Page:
Summer’s coming to a close, class will soon be back in session, and for many students that means the familiar onset of stress and worry (unless you’re in summer school; you’ve already started suffering weeks ago). No more sleeping in or staying out late, class and homework everyday, working on your major, that internship, planning for your future… yikes. It’s easy to become overwhelmed, and you wouldn’t be the first student to flip out if you did. That’s why it’s important to keep a steady pace and set your priorities while at the same time making time for relaxation. “All work and no play…”, right? Switch off your iPod for a moment, close your laptop, and take a couple minutes to simply relax… Here are some quick and easy tips for stress relief for when everything starts to swirl around you just a little too fast:
Practice Deep Breathing
Simple and effective. This will help you calm yourself and your state of mind. You can do this anytime and anywhere, which makes it quite easy. Try it when sitting in traffic, waiting to be called up for an appointment, or if your class has grown too boring to follow. Try breathing from the abdomen versus breathing from the chest- abdominal breathing inhales about a quart of oxygen, while chest breathing only inhales a teacup’s worth. Be sure to do it slowly and mindfully.
Also known as guided imagery. Close your eyes and picture yourself in a beautiful, peaceful setting. Maybe it’s a lakeside cabin in the mountains, a sunny spot on the beach, or out in a starlit field at nighttime. Whatever it is, stay with it for several minutes until you feel yourself begin to relax.
Oftentimes people find themselves worrying about something stressful completely out of context, like in the shower or when they are out with friends. When this happens, simply close your eyes and silently say to yourself, “Stop” to release the thought from your mind. If it doesn’t work right away, repeat the process.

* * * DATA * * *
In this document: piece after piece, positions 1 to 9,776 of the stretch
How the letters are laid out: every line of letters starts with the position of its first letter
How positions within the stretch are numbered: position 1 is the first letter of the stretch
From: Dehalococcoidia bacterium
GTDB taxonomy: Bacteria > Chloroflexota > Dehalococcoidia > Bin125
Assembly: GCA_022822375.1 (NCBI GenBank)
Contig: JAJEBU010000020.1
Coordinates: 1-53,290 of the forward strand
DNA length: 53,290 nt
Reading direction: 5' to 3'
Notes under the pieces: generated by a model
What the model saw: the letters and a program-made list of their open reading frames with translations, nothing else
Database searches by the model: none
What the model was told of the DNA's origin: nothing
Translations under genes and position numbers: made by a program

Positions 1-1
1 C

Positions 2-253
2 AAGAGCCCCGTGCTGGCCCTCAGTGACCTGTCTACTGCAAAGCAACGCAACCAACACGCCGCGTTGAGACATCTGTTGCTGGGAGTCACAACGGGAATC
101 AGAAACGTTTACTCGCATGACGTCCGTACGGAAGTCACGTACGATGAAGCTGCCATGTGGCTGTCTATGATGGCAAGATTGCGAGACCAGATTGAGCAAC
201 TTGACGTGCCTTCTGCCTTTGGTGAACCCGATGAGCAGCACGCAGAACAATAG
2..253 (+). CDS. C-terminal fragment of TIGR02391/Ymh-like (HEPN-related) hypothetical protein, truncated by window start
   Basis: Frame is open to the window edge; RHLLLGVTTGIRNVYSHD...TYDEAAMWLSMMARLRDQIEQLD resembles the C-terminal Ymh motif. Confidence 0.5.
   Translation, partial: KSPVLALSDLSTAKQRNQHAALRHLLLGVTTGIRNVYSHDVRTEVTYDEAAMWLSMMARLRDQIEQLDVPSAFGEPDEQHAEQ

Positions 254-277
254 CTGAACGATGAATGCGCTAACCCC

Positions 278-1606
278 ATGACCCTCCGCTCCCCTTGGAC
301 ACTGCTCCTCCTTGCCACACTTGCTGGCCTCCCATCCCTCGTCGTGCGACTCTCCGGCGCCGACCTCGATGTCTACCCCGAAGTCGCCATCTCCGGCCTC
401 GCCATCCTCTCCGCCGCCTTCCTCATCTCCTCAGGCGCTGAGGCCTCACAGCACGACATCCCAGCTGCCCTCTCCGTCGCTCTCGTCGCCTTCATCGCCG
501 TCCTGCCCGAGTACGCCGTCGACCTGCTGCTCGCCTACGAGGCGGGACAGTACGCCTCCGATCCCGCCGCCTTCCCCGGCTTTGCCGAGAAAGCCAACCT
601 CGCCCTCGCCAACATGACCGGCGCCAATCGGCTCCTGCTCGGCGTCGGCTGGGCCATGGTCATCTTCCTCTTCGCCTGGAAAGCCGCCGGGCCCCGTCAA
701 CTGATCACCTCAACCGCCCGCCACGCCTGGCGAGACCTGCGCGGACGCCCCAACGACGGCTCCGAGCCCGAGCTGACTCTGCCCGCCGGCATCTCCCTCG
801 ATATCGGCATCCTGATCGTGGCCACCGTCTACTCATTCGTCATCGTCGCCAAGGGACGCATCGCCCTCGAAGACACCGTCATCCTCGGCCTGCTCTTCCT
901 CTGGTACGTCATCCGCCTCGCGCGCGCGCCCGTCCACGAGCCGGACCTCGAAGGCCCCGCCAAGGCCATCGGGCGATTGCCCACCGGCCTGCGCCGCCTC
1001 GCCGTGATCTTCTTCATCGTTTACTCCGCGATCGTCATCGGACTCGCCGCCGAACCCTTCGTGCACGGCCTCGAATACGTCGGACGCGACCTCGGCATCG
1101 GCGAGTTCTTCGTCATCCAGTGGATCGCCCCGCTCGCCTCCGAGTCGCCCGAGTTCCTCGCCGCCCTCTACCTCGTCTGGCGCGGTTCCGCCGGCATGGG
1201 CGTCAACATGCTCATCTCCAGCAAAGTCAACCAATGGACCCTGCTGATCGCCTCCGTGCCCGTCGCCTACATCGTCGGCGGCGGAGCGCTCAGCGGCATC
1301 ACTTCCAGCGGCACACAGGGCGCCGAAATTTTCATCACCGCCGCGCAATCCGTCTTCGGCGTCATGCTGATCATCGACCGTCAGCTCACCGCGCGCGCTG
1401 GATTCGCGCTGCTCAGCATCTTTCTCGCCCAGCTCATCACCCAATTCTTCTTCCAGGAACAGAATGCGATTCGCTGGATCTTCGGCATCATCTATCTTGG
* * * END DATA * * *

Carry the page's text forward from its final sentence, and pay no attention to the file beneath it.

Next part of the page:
Progressive Muscle Relaxation
When you begin to stress out, your muscles tense up. Learning to release your stress and tension from your muscles isn’t at all hard. Start by tightening the muscles in your toes and holding for a count of 10. Relax them and enjoy the feeling of release from constriction. Next do the muscles in your feet, legs, butt, abdomen, back, neck, face, and any other muscles you feel like. Breathing deeply and slowly can help a great deal.
Take a Break
Been blazing through that Humanities Core essay all day? Stop. Take a breather, you deserve it. Run some hot water into the bathtub and relax. The steam and warm water will sooth your muscles, in turn relaxing you. Go outside and take a walk to get a change of scenery. Seeing new things during your current conundrum might offer a new outlook on your situation.
The key to using these techniques is to stop your worrying. That does not mean pushing stressful thoughts to the back of your mind but releasing them from your mind altogether. Millions of students are going and have gone through the same situations you are now, so don’t feel like you’re stuck alone on a raft in the ocean. Of course, there are other techniques that, while more time-consuming, may help you more than the quickies listed above: